Who are the top three musicians or bands that have had a major influence on you?

Bob Dylan, Tom Petty, U2.

If you could jam with one person, living or dead, who would it be?

My great grandmother Beatrice, who played keyboard and got me my first guitar when I was 6. I’d like to play Silent Night on guitar with her playing it on keys.

What are your top three “desert island” albums?

Love and Theft Bob Dylan, The Last DJ Tom Petty, Joshua Tree U2

What was the first concert you attended? What was the last concert you attended?

I don’t know what my first concert was. I heard Bob Dylan at Newport in 2002 but I was listening from a rubber raft floating near Fort Adams. First big show was probably U2 at Boston Garden in May 2005. Last concert was Gordon Lightfoot at the Wilbur Theater in Boston.

The Beatles or the Stones?


Where and when was your first paid gig? How much did you make?

First paid gig was probably an open mic feature with my sister at the Narrows in Fall River or Soule Homestead in Middleboro. I remember making $72 and being psyched about that.

What has been the highlight of your musical career so far?

Two gigs at the South Shore Music Circus this past summer of 2022, I opened for two country stars: Billy Currington and Lee Brice. Also my first gig with the Tom Petty tribute Won't Back Down at the Larcom Theater in Beverly, MA in September 2021 was a highlight.

What has been your worst gig so far and why? (You don’t have to name names).

Sometimes I'll walk into a gig for the first time and think it's not a good one but by the end I am usually in the zone and enjoying myself on some level. I might say to myself that I won't take that gig again, some of those become my favorites. If I had to pick one worst one it would probably be a ski mountain gig where load in was very difficult across the snow after a very long drive, played for a not so appreciative audience clomping around in wet ski boots. I did end up doing the gig again though and enjoying myself.

What are some of the venues you enjoy performing at the most? What things make the venue enjoyable for the performer (location, equipment, setup, organizers)?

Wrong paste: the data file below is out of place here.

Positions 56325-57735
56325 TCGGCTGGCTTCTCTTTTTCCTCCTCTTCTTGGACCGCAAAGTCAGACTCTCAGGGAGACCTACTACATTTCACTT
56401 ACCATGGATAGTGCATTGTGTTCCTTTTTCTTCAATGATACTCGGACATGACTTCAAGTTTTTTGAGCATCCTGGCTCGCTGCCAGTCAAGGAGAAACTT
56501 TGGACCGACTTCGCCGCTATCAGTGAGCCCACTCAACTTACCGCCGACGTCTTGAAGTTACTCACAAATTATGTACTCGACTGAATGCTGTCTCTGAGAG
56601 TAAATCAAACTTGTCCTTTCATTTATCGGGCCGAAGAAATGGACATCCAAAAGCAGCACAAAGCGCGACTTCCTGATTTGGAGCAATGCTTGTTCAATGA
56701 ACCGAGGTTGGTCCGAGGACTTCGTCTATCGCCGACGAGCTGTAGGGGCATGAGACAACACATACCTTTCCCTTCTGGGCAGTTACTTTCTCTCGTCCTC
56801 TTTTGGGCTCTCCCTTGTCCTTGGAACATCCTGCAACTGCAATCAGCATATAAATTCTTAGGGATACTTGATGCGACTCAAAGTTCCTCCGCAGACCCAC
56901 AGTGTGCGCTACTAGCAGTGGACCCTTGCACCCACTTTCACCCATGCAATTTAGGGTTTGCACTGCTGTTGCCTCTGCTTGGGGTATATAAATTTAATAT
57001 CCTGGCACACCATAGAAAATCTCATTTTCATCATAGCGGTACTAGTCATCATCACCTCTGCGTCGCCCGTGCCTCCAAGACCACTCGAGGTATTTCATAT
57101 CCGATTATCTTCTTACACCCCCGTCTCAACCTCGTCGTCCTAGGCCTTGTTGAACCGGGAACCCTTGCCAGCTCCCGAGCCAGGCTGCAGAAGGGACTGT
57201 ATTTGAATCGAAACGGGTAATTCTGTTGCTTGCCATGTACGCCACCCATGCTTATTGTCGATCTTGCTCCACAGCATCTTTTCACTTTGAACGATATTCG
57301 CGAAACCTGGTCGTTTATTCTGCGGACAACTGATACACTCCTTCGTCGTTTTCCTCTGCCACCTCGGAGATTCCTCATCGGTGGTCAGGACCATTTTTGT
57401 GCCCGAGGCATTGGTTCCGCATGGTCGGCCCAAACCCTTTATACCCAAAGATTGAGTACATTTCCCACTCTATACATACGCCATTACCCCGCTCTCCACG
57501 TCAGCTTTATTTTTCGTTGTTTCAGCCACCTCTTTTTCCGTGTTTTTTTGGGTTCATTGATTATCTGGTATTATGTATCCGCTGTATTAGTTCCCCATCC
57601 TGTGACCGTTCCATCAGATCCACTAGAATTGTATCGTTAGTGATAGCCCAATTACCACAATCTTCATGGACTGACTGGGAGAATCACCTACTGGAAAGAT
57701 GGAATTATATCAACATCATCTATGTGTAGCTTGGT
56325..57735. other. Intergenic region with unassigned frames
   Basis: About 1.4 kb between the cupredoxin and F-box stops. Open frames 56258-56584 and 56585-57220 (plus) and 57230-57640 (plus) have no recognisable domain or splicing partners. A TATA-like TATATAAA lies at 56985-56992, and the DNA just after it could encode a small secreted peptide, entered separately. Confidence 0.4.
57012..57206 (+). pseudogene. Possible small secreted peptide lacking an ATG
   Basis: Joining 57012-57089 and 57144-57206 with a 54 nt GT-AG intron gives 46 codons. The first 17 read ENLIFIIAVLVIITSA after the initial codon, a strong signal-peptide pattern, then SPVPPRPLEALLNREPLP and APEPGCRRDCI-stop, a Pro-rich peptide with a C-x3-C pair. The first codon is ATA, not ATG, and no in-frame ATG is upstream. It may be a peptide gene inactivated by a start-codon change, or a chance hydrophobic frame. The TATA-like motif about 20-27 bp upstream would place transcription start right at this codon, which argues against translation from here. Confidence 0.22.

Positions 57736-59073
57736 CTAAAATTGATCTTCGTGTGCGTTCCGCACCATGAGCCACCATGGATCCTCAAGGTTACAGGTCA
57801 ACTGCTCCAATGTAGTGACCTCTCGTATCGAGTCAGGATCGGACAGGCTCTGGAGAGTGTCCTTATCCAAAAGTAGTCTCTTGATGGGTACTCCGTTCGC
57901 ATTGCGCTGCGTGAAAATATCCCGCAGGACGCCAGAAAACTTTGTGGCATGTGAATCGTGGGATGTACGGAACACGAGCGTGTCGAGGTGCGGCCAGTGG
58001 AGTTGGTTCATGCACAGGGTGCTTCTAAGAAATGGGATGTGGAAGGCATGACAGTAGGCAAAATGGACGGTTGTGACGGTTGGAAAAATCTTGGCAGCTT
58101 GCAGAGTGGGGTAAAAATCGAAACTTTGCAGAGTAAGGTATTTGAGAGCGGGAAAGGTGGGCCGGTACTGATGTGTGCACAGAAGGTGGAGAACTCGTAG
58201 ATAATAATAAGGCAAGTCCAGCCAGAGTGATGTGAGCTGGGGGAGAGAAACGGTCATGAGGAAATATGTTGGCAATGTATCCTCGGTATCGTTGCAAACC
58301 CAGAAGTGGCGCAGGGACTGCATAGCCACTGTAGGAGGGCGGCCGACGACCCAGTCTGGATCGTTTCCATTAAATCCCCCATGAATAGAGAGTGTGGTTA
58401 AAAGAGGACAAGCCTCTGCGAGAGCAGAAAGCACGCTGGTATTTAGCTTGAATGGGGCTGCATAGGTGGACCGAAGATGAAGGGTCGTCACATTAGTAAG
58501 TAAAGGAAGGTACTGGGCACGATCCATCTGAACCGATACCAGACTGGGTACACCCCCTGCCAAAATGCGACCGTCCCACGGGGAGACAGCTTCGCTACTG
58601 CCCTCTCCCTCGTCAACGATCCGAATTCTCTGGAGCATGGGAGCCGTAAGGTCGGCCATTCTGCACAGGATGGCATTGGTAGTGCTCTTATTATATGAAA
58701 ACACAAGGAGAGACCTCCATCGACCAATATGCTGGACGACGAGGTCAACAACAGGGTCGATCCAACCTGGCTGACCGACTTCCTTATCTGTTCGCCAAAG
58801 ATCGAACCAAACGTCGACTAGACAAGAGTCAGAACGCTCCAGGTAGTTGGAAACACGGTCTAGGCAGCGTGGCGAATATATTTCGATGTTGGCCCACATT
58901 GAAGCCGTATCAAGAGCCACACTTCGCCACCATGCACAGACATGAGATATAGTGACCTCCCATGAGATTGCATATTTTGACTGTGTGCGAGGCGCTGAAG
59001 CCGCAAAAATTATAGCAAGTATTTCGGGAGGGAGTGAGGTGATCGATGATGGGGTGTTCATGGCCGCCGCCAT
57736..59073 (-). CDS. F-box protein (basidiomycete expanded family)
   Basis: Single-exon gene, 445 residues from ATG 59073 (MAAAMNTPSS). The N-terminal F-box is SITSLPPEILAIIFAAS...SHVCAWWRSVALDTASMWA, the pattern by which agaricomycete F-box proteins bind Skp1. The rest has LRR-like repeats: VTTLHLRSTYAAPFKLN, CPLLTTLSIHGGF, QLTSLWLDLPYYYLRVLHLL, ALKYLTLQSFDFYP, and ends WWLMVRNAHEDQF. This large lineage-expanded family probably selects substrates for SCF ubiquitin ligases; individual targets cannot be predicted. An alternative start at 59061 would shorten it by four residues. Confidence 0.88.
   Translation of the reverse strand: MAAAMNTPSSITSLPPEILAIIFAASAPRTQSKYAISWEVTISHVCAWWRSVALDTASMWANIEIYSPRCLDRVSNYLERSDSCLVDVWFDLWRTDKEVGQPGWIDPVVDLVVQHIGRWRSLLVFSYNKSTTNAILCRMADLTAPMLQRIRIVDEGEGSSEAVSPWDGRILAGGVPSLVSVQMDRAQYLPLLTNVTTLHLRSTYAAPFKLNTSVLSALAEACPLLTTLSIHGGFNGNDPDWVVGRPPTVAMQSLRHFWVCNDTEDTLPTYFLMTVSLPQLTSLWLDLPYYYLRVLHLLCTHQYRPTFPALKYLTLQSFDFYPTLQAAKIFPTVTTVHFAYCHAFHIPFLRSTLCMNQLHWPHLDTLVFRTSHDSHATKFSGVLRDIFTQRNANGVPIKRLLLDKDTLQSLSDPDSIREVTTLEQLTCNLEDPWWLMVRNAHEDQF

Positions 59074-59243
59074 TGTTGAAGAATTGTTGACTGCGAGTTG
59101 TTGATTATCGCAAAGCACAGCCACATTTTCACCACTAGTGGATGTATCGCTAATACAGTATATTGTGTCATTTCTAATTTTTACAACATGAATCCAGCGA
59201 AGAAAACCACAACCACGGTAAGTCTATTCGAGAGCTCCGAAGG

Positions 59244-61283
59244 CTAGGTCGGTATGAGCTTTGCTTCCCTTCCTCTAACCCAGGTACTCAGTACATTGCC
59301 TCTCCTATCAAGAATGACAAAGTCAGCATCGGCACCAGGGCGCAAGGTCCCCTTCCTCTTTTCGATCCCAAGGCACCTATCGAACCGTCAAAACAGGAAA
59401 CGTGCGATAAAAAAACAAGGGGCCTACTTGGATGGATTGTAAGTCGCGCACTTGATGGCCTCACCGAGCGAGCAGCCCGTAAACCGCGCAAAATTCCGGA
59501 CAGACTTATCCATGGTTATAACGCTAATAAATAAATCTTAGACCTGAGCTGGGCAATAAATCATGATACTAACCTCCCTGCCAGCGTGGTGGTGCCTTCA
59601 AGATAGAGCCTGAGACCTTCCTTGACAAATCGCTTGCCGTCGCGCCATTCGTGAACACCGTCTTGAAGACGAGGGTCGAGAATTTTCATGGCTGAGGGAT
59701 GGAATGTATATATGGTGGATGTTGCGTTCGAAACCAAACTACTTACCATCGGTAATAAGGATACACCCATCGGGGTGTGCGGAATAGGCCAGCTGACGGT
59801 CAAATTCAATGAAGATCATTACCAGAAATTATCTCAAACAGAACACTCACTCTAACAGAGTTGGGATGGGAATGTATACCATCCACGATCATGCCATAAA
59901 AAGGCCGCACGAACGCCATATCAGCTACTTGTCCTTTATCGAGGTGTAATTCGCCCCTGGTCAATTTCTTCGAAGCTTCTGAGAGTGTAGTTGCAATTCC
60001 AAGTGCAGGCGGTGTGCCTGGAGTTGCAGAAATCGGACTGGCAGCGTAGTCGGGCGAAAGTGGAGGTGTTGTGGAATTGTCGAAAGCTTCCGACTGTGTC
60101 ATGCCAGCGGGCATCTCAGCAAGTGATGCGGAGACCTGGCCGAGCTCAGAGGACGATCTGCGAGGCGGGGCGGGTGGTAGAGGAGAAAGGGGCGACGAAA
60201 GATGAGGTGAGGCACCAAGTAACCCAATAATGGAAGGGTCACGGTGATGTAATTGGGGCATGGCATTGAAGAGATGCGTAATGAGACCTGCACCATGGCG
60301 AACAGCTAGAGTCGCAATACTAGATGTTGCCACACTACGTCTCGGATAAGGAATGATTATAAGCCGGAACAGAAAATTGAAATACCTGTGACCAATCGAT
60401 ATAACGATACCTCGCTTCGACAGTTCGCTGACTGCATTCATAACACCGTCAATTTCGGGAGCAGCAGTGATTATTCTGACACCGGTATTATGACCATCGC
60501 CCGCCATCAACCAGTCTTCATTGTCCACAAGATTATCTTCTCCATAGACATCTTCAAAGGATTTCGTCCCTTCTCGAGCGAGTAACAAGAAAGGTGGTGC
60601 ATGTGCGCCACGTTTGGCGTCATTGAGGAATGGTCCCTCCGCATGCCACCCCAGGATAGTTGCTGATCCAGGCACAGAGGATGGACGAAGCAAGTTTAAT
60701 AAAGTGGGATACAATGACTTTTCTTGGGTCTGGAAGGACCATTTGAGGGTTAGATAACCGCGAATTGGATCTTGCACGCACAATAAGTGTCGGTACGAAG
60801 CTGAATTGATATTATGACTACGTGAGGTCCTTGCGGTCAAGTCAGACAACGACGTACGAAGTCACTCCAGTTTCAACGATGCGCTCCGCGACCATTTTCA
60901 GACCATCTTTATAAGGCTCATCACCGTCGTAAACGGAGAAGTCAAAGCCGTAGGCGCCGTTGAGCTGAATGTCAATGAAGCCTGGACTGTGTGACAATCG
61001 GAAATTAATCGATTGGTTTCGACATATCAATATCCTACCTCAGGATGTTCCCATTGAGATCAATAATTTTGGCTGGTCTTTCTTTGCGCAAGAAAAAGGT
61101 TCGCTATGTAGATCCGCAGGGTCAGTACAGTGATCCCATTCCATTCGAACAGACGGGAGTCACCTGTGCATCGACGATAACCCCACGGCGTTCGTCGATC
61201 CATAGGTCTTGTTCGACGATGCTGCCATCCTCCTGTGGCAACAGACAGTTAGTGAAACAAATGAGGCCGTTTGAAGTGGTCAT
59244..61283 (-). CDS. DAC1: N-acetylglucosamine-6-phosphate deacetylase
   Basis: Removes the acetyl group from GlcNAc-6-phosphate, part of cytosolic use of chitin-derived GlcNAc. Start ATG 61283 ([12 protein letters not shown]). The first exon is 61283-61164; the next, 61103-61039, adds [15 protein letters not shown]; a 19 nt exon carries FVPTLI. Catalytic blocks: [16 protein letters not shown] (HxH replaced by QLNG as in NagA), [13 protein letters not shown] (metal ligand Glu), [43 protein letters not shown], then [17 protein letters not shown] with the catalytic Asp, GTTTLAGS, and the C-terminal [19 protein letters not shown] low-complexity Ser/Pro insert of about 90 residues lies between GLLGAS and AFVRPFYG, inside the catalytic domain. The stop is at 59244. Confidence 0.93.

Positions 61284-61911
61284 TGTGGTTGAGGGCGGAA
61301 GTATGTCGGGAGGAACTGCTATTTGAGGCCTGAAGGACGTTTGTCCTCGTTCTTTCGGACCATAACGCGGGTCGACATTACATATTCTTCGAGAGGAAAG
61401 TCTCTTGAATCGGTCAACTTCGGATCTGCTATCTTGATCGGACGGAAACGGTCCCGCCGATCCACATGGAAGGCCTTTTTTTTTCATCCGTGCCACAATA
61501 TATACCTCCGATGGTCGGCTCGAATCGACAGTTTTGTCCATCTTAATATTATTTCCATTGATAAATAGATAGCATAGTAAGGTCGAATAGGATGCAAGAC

I love The Spire in Plymouth, also the previously mentioned South Shore Music Circus and Larcom Theater. Also The Burren in Somerville. I like venues within walking distance of good food, with competent sound people etc. I like tiny dives too where I have to run my own sound.

Matt at The Spire - Photo credit: Joanne Corsano

How do you work out your setlist?

I usually treat it like fishing and just wait for the next song to drift by. I read the crowd and try to judge what they might want to hear. If I am writing a strict-ish setlist I'll usually be concerned with varying tempo and keys of songs.

Is there any advice you wish someone had given you when you were first starting out in the music business?

Don't be afraid to say no. Also not to date sisters of band members or allow them to date your sister, ha! I also believe that sometimes the people you need are often already in your life and searching for better players isn't always as fruitful as expected. Sticking with the players you already have can give you the potential to grow together.

Photo credit: Tayla Bolduc

Do you have any suggestions for a guitarist or songwriter who might be stuck in a musical rut?

Learn a new tuning or get into jazz. Jazz is 7 card stud in a world of Blackjack and Texas Hold ‘em. A gourmet meal in a world of burgers and grilled cheese. While playing jazz as a career and main focus is definitely not for everyone, I have found that all the best guitar players have at least dipped their toes into the world of jazz, with its big chords and real music theory understanding.

If you weren’t a singer songwriter, what would you be doing for work?

Cleaning up highway roadsides with a prison work group. Or flying jets for the Air Force. Or paleontology/archaeology academia.

Please list some of your upcoming shows, plug your music and provide links to your merchandise.


Sat. Jan 28th - with the Quality Dogs at Moonshine Alley, in Providence, RI

Fri. Feb 3rd - solo acoustic at the Alamo BBQ in Brookline, NH

Sat. Feb 4th - solo at Bellissimo Italian Restaurant in, Nashua, NH

Sun. Mar 19th - full band at Ponderosa Sportsman's Club in Acushnet, MA

Sat. Mar 25th - with the Quality Dogs at Hennessy's in Boston, MA

Sat. Apr 1st - with Won't Back Down: Tom Petty Tribute at Larcom Theater in Beverly, MA

Sat. Apr 8th - with Won't Back Down: Tom Petty Tribute at The District in Taunton, MA

Sat. Apr 22nd - with the Quality Dogs at the Atlantic Cafe in Taunton, MA

Most Thursday nights with acoustic jam band Torn & Frayed at The Burren in Somerville, MA

Torn and Frayed

My albums Don't Turn Around, A Dollar & A Kiss, and Lonesome Valley are available on all streaming services. I have tshirts and CDs available at my shows.

Matt's website: